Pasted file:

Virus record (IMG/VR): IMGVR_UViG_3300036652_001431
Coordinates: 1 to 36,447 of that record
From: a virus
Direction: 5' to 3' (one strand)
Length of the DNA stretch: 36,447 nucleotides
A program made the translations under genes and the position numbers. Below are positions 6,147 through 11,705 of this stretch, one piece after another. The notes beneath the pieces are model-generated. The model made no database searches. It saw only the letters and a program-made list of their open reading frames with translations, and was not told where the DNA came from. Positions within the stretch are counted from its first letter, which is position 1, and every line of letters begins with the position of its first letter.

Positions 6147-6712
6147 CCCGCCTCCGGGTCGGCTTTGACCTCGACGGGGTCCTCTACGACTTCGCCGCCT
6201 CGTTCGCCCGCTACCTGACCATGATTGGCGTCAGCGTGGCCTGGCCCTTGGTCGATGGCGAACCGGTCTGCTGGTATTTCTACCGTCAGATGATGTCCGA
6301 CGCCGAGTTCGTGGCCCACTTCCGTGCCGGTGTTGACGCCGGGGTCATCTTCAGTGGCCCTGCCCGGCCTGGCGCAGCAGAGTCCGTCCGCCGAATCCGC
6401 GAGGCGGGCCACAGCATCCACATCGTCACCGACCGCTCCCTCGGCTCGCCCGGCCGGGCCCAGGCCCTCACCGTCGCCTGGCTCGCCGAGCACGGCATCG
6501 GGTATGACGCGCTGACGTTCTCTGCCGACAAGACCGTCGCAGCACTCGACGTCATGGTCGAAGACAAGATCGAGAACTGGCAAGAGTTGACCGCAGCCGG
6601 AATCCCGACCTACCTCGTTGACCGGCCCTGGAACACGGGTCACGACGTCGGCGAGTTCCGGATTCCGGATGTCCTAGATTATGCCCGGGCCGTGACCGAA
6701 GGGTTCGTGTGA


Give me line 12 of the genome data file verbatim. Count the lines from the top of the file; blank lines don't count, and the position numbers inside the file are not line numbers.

6501 GGTATGACGCGCTGACGTTCTCTGCCGACAAGACCGTCGCAGCACTCGACGTCATGGTCGAAGACAAGATCGAGAACTGGCAAGAGTTGACCGCAGCCGG